This is why start-ups are magnets for second-rate talent. And those people become the senior management as the company moves through funding rounds. If the company then raises serious funding, it may hire competent people … who report to the incompetent early employees who joined the company for stock options and ramen noodles. When a VC asserts that he has to invest in 100 companies to get one unicorn, does one wonder whether the high failure rate may be in part caused by the way he invests?

But wait, it gets even worse. “Build an MVP, get it out into the market, and see if you can get traction.” That strategy is so common in Silicon Valley I’m sure their kindergarteners repeat it to themselves after school each day. But here’s the problem with MVPs (minimally-viable products): they only work in some industries, sometimes. There are many industries that have terrible software (i.e. most government software), and your V2.0 could/would crush it. But your MVP will get nowhere in those industries because they won’t buy your janky platform that only has 15 of the 20 functions required for purchasing. And no traction = no more funding = no V2.0. This is why there are entire (software) industries largely untouched by Silicon Valley.

MVPs really only work in two industries: consumer and start-up. And even then, timing matters. Would an MVP social network get real traction today? Consumer expectations are not the same today as they were in 2005. A lot of people have a lot of experience with mature software. Janky featureless software running on hype just doesn’t get the traction it once did. In reality, many MVPs are actually made to be purchased by other start-ups, and with the start-up universe increasingly vast, it’s actually a good place to get enough traction to secure Series B, which funds your super awesome V2.0.

Which means that the optimal Veblenian start-up is a disruptive crypto-hoodie decentralized meme platform.

Once the perceived rate of progress begins to decline, maturing cultures obsess over pattern recognition to discover the secret recipe that will return them to their youths; inevitably, dynamism mutates into a sclerotic homogenization of process and form. If it happened to jazz, it can happen to anything. The quality of start-ups may be declining because entrepreneurism is attracting the wrong people for the wrong reasons, but this decline is certainly catalyzed by VCs who have synthesized a phenotype of success out of an archetype that usually leads to failure.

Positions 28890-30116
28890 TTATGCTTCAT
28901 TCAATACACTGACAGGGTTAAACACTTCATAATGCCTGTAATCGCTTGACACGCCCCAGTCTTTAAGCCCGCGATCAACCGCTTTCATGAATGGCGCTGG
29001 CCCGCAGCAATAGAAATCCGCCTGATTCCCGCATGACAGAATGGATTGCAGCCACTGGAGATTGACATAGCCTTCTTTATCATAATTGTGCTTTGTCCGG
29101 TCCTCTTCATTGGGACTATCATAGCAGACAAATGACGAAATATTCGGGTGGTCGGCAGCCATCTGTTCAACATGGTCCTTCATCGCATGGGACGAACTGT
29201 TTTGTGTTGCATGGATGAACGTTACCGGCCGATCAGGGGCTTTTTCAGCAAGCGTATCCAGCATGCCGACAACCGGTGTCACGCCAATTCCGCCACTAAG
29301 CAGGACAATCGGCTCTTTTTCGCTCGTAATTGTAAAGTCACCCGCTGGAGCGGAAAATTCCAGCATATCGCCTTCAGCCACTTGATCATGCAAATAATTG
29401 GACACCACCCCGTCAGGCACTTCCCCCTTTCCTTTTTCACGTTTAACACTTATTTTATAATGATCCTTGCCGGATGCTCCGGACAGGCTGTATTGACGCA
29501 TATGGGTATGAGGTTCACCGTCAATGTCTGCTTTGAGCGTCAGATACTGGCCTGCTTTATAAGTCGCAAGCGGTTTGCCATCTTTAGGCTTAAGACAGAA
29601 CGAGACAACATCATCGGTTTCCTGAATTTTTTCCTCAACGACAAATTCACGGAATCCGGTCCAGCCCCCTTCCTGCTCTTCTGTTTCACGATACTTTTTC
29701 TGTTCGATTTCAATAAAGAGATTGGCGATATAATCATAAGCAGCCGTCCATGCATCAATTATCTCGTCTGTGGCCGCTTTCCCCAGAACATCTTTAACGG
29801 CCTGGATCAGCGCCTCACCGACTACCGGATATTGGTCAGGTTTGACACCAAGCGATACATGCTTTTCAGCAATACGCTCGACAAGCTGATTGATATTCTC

In that case, maybe the Veblenian Capitalists are attracting the Veblenian Entrepreneurs they deserve.

[1] “Veblenian” as is Thorstein Veblen, author of The Theory of the Leisure Class that developed the idea of conspicuous consumption as means to identity, status, and stratification (e.g. consuming something expensive and useless as a display of status). Veblen died poor on Sand Hill Road, home of most of Silicon Valley’s biggest VCs.

[2] Rasmus Koss Hartman, André Spicer, Anders Dahl Krabbe. 2020. Towards an Untrepreneurial Economy: The Entrepreneurship Industry and the Rise of the Veblenian Entrepreneur. (Link.)

Also:

Azoulay, P., Jones, B. F., Kim, J. D., Miranda, J. 2020. Age and high-growth entrepreneurship. American economic review: Insights.

Camuffo, A., Cordova, A., Gambardella, A., Spina, C. 2020. A scientific approach to entrepreneurial decision making: Evidence from a randomized control trial. Management Science.

Decker, R. A., Haltiwanger, J. Jarmin, R. S., Miranda, J. 2016. Where has all the skewness gone? The decline in high-growth (young) firms in the U.S. European Economic Review.

Hamilton, B. H. 2000. Does entrepreneurship pay? An empirical analysis of the returns to self-employment. Journal of Political Economy.

Hunt, R. A., Kiefer, K. 2017. The entrepreneurship Industry: influences of the goods and services marketed to entrepreneurs. Journal of small business management.

Reid, S. W., Patel, P. C., Wolfe, M. T. 2018. The struggle is real: Self-employment and short-term psychological stress.

Sorenson, O., Dahl, M. S., Canalas, R., Burton, M. D. 2021. Do start-up employees earn more in the long run? Organization Science.

Ucbasaran, D., Shepherd, D. A., Lockett, A., Lyon, S. J. 2012. Life after Business Failure: The Process and Consequences of Business Failure for Entrepreneurs. Journal of Management.

Agitator.